Note: This column represents the opinions
of the writer and as such, is not purported as fact|
Privacy is a big issue on the Net and one piece of information that
many of us don't want disclosed without our permission is our email address.
the contents of Aardvark's "million-dollar ideas" notebook
are revealed for all to see!
The reason is obvious -- if your address (along with 19,999,999 others) gets
onto one of those spammers' CDs then you'll soon become the target of every
Viagra, fad-diet, work from home, and porno site operator in the Western
While most local website operators are very careful to comply with the
privacy law and to uphold their own privacy claims -- the number of cases
where sheer incompetence has scuttled their best intentions appear to
Let's take the example of local free web-hosting operator
This looks like a typical free hosting service where Net users are offered
the chance to publish their web pages to the world in return for -- well
I'm not quite sure.
Anyway, there appears to be nothing wrong with the service or the offering
here -- but the operator needs to learn a little about how to use email because
they've just breached their own Terms & Conditions.
Need Cutting-Edge Copy?|
As NZ's longest-running online commentator, I'm looking for
extra syndication opportunities for this daily publication -- or I'm happy
to write casual or regular material specifically to order for print or
Net-based publications. If you're
interested, drop me a line
The site avises: "Member grants Host-4-Free the right to disclose to
third parties certain Registration Data about Member and Service membership
in the aggregate; however, such disclosures will exclude Member's name,
mailing address, email address, account and phone number..."
yet on Friday they sent out a bulk email including what appears to be a list
of all user's email addresses.
It seems that they don't know how to use the BCC field and recently stuffed everyone's
address into the "to:' field of a bulk mailout.
But wait -- there's more...
Attempts to reply to the email produced a bounce with the response "Local Configuration Error".
However, it's not just the small players who seem to have a rather poor
grasp of email basics. Yes, even some of the big guys appear to be
getting it wrong these days.
One reader has suggested that Apple NZ have just messed up when sending out
emailed invitations to their "Autumn Road Show."
The reader says that not only was the invitation delivered in the form of
a huge 650K PDF attachment that was virtually just a copy of
info on the company's website (what's wrong
with a brief email containing a link guys?) but some people seem to have
received as many as four copies.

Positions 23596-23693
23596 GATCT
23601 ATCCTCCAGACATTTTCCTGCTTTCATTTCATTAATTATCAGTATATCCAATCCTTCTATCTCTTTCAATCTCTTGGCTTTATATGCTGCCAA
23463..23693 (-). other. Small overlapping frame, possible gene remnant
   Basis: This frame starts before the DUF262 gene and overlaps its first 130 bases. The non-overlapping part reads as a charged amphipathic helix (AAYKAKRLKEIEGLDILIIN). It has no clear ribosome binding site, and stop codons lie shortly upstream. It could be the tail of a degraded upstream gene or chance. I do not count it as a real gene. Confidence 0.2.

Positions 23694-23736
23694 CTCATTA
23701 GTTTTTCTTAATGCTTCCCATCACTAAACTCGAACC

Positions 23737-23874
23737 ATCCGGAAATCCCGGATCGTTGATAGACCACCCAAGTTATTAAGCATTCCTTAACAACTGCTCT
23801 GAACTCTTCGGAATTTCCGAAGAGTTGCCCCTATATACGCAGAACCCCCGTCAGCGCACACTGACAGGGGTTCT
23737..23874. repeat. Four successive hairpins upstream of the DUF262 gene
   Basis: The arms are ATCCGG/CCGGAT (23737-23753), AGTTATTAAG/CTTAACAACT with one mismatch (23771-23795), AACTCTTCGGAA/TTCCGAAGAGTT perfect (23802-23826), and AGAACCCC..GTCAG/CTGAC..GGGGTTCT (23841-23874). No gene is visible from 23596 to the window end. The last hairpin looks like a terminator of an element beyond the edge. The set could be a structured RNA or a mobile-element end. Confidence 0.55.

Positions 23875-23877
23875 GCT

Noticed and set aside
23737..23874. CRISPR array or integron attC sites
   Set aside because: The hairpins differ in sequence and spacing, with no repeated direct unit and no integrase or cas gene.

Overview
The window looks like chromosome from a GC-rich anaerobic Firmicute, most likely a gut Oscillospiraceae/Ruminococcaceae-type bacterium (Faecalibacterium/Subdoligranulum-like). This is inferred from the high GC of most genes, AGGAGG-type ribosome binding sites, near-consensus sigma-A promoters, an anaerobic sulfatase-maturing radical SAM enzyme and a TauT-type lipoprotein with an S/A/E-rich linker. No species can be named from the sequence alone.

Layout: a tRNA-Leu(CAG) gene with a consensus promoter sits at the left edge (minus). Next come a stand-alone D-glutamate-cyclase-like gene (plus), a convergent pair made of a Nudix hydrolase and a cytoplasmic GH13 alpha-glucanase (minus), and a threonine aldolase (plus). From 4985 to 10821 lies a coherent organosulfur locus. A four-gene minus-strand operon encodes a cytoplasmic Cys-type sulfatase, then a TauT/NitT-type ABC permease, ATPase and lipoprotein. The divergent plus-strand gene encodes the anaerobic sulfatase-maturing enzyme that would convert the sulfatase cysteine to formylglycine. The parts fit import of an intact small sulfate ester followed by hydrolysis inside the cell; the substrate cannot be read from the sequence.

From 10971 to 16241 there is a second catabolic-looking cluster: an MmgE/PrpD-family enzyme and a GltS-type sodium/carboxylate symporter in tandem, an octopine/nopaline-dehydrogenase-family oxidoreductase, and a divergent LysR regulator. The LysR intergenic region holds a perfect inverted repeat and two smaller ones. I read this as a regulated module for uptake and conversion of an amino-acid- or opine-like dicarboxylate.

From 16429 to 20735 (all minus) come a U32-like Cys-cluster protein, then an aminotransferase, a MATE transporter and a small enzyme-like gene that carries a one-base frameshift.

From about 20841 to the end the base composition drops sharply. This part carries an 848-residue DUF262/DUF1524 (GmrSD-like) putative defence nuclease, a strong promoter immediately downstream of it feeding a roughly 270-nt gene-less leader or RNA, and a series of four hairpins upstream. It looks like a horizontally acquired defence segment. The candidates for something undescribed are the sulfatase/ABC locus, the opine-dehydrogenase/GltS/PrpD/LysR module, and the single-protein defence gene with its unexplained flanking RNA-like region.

If you're a JetStream user who's over your monthly limit then Apple just
spent 40 cents of your money -- which is kind of like sending an
advertising brochure without a stamp and expecting the unwitting recipient
But wait... it gets even worse!
It would appear that the mailout was performed using mailing-list software
designed for supporting discussions between multiple users. As a result,
those who replied to the mailout complaining about the bulky attachment
seem to have had their comments redistributed to everyone else on the list.
Of course in doing this -- they also unwittingly disclosed their email
address to any number of unknown parties -- raising privacy concerns
and in the case of one aggrieved participant, threats of action under
the privacy act.
Today's question is...
When a company breaches either the privacy act or their own promises
in respect to the non-distribution of your email address, should you
be entitled to any compensation?
Have your say.
Due to other higher-priority calls on my time and resources over the coming
days, the publication of this column may be a little erratic.
Normal service will be resumed as soon as possible however.
The Jet-Kart is For Sale
It's time to clear out the closet here at Aardvark's country residence so I'm
having a bit of a garage sale. I need to spend a whole lot more time
and money on my jet engine R&D activities (now that the defense industry
has shown a very real interest) -- so I'm trying to scrape up some more cash.
The world-famous Jet-powered Gokart is up for sale by
way of an informal auction. Send me your bid and I'll post the current
highest offer on a webpage that will appear here soon.
As far as I'm aware, this is the only pulsejet-powered gokart in the
Southern Hemisphere -- I wonder why that is?
It may not be the quietest, smoothest, most comfortable or safest vehicle
in the world -- but it's sure different!
To place a bid, just drop me a line.
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